But the next 30 years are going to be different! Times are changing and political will is growing stronger. We have a renewable fuel standard and there are more democratic and republican leaders everyday that have the courage to tell Americans they are addicted to oil and it’s time for intervention. The internet and blogs, in combination with the growing number of countries that respect democracy, education, and the freedom of speech will help people find the truth about oil. In the meantime, our military fights every hour of every day to selflessly protect democracy, capitalism, the world economy and the pursuit of liberty for all – even if one of the root causes is oil. The next time you fill up with gasoline, even if it is only 10% ethanol, stand tall and know that Americans have been heard, the challenge is being met, and our true national leaders are rising to the occasion.
The next time you feel like you need a good God Bless America find some E85 and put it in your FFV as your personal effort to acknowledge our energy security mission and hopefully bring the troops home one day -- and God bless you if one of them is yours. The people who think “business isn’t personal” obviously don’t know anything about the energy business and energy security.
On Veterans Day I went to Arlington Cemetery to place a flag on my father’s grave. I could not help but notice the rows in Section 60 were growing with Persian Gulf War veterans. As the rows move east the birthdates change from the 1920’s to the 1980’s. World War II, Vietnam, and Korea are replaced with Operation Desert Storm (Second Persian Gulf War), Operation Iraq Freedom (Third Persian Gulf War) Operation Enduring Freedom (War in Afghanistan). The memorial for Operation Ultimate Justice (Global War on Terror) is across the street at the Pentagon.
Veterans Day 2009 lead me down a path that filled with three generations of conflicts over oil and back to that conversation that changed my life. Take a moment to talk to a veteran about war and oil – it might just change your life too – and maybe even change your mind about the next type of car you buy.
God Bless America and our troops that protect her.
Some recommended reading to learn more about Energy Security.
1. Winning the Oil Endgame, by Amory B. Lovins, published by the Rocky Mountain Institute in cooperation with the Department of Defense.
2. Freedom from Oil, David Sandalow, published by McGraw Hill.
3. Blood and Oil: The Dangers and Consequences of America’s Growing Dependence on Imported Petroleum, by Michael Klare, published by Henry Holt and Company (an Owl Book)
4. Energy Security Challenges for the 21st Century, by Gal Luft and Anne Korin, published by Praeger Security International.
5. Beyond Oil: The View from Hubbert's Peak, by Kenneth S. Deffeyes, published by Hill and Wang (a division of Farrar, Straus and Giroux)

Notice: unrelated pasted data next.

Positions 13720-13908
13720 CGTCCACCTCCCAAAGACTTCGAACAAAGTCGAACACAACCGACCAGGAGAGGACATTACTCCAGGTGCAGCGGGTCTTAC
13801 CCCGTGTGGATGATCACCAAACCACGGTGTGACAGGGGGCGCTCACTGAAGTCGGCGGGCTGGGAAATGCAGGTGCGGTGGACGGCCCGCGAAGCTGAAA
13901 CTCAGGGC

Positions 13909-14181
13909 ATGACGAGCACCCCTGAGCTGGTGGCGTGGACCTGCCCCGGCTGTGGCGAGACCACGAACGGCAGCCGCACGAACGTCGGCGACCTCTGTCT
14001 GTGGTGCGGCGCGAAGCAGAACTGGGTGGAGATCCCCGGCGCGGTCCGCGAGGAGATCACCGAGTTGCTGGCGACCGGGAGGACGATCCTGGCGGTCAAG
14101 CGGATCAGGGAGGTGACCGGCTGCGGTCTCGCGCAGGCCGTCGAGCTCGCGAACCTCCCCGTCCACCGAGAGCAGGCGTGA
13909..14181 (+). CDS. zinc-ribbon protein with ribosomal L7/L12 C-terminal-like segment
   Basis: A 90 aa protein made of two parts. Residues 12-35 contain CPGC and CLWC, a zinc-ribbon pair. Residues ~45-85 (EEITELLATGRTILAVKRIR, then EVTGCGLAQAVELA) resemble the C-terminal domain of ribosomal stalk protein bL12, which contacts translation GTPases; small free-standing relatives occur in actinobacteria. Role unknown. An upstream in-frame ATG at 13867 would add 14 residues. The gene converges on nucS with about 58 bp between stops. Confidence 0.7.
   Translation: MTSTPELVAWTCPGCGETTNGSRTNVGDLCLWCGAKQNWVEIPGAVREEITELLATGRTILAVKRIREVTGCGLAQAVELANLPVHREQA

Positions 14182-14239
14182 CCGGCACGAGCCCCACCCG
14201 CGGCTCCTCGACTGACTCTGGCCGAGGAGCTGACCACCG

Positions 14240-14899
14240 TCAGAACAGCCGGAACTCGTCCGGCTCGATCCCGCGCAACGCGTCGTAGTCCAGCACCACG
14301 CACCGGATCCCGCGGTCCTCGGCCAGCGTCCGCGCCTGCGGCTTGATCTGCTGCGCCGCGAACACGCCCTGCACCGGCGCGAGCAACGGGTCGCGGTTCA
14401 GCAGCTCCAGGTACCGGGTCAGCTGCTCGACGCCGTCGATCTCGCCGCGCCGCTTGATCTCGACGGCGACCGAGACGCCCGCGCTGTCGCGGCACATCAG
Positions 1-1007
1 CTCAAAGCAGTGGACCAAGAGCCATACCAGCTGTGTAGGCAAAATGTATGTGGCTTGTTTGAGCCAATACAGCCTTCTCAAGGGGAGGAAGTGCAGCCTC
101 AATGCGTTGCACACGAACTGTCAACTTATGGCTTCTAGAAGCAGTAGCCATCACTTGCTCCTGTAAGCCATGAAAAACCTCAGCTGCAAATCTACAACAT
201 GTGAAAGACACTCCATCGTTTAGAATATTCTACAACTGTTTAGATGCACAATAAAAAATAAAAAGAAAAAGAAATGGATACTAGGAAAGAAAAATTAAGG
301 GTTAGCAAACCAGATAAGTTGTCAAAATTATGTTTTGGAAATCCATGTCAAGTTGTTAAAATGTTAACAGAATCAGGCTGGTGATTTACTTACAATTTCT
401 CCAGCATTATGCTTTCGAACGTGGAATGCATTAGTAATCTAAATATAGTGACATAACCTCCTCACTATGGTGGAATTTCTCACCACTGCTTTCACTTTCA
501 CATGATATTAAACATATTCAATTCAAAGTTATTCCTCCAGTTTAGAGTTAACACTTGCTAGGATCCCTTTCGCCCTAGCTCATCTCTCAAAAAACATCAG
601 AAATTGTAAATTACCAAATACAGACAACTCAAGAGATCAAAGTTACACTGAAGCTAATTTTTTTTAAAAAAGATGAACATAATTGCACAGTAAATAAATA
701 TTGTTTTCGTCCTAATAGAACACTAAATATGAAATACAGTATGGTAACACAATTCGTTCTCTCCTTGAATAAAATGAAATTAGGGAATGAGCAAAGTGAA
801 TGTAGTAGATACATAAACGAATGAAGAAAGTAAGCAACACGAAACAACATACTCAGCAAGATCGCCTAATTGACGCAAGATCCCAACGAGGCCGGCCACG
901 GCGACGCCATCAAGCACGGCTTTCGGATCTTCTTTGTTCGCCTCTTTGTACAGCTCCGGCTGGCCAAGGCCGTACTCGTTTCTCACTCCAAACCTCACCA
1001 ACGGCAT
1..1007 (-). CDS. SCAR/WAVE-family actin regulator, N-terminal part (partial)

6. Turning Oil Into Salt: Energy Independence Through Fuel Choice, Anne Korin, Gal Luft, published by BookSurge Publishing
7. Energy Victory, by Robert Zubrin, published by Prometheus Books
8. Over a Barrel: Breaking the Middle East Oil Cartel, by Raymond J. Learsy, published by Nelson Current
9. Twilight in the Desert: The Coming Saudi Oil Shock and the World Economy by Matthew R. Simmons, published by John Wiley & Sons, Inc.
10. The End of Oil: On the Edge of a Perilous New World, by Paul Roberts, published by Houghton Mifflin Company (A Mariner Book).
11. The Empty Tank: Oil, Gas, Hot Air, and The Coming Global Financial Catastrophe, by Jeremy Leggett, published by Random House
12. The Plan: How To Rescue Society When The Oil Stops – Or The Day Before, by Edwin Black, published by Dialog Press
13. Crude World: The Violent Twilight of Oil, by Peter Maass, published by Alfred A. Knoff (Random House)
There are three elements to consider when you assess your environmental security. Consider yourself and the air you breathe the bull’s-eye (Code Blue), your immediate surroundings as the next outer circle (Code Orange), and from there to the ozone as the last circle of your personal environmental perimeter, or biosphere (Code Red).
Every Breath You Take… Every Move You Make…
Code Blue (Risk to Your Health)
The air you breathe has an immediate and long term impact on your personal health. The known carcinogens in gasoline and the emissions from burning them have been proven to cause cancer (according to the sign on the gasoline pump), respiratory problems like asthma, and even heart attacks. In the days of carbon monoxide alerts in 39 of the nation’s largest cities – the number of heart attacks increased on days with the safe level was exceeded. The good news -- the Clean Air Act Amendments of 1990 required gasoline retailers to add clean burning oxygenated fuels (like ethanol) to gasoline. That move alone has almost eliminated this particular air quality problem. Ozone and smog are also attributed to gasoline emissions and the reformulated gasoline program also required gasoline retailers to include oxygenated fuels (like ethanol) to reduce the level of toxics in gasoline. Today, the renewable fuel standard is making us all safer at many levels, not only our immediate air quality.
Ethanol: On Target to Improve Your Environmental Security
The Coming of Biofuels: Study Shows Reducing Gasoline Emissions Will Benefit Human Health